You could probably use some online backup thing to transfer files over to your new computer, or maybe use a couple of big flash drives (or maybe a terabyte drive) to transfer them over as well. As for your OS, I'm not sure how you can "transfer" it over, but if you still have the product key and the disk, you could just re-install it. If you don't have the disk, you can use a blank cd or flash drive (flash drive recommended) and make a Windows Installer out of it.

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Gestalt

It's possible to transfer a win8 drive with minimal headache. However, you likely have to reactivate Windows (or haxxor the copy into not asking for a key): http://bit.ly/1NSO4Xa

Spoiler
Quote

 

1. Take your old hard drive and physically install it to your new machine (or old machine as long as it can install Windows 8).

 

2. Start your computer, Windows should start and load drivers for the new hardware.

 

3. Right click start menu / Left click System scroll down to Activate windows.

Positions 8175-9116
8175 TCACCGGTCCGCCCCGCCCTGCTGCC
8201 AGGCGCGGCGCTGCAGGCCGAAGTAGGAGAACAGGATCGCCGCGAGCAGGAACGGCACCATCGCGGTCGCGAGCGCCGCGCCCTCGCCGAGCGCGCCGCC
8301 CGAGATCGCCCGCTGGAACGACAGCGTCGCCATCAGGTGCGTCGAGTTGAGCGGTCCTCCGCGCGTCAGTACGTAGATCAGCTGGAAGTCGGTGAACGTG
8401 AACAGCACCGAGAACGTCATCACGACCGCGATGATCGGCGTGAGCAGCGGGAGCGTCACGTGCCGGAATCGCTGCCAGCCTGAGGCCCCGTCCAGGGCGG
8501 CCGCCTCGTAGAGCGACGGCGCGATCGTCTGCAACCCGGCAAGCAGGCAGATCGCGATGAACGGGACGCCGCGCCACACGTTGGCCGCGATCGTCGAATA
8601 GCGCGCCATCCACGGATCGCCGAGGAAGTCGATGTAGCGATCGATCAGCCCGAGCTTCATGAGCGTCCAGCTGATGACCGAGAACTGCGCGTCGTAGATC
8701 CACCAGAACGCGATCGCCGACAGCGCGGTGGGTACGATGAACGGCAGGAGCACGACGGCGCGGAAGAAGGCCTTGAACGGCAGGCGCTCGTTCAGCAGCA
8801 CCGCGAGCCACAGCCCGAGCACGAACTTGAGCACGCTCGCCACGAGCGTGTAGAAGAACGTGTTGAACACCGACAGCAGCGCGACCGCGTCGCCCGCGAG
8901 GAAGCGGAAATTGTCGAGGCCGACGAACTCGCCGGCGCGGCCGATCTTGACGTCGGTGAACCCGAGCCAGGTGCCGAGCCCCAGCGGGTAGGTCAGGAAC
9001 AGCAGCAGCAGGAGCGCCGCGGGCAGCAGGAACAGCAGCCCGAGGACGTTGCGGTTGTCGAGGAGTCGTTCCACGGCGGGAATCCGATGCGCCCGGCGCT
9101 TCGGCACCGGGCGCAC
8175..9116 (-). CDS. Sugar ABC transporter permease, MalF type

4 Left Click Activate windows when you should get an error message saying this software is already activated.

At that point choice number 3 should give you a choice of countries to receive the phone number.

 

5 Call Toll Free Number

 

6. Follow the instructions on disclosing you installation ID.

 

WHEN ASKED HOW MANY COMPUTERS HAVE THIS COPY OF WINDOWS INSTALLED ON THEM SAY ZERO

 

7. Enter the confirmation ID

 

Your part list is noticeably missing a motherboard (required), a power supply (required), and a system case (recommended). Those entries may simply be cut off the screenshot. Otherwise, you may have to start with more thorough part list: http://pcpartpicker.com/parts/partlist/

 

 

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OneUnder

Those aren't bad specs for a beginning, budget rig at all.  I'm not entirely well versed in how AMD processors stack up against one another being that I've always had Intel processors in my rig, but through four seconds of googling I've discovered that the 7650K seems to be a decent processor around the $100 pricepoint.  A benchmark comparison between it and a similarly priced Intel i3 offering is linked to below.  (The only thing you'd have to do if you decided to go with an Intel processor is swap your chosen AMD motherboard with an Intel one, and ensure that you've chosen one with the right socket number for your processor.)

http://www.anandtech.com/bench/product/1464?vs=1192

An Nvidia GTX 750Ti graphics card is a good starting point as well.  When I had mine I averaged around 60FPS while playing Skyrim at high settings.  When I set the game to ultra I got around 45FPS to 50FPS, but my card had 1GB of vram as opposed to the one you've listed with 2GB.  It will likely make a difference.  Here are some additional benchmarks for that card.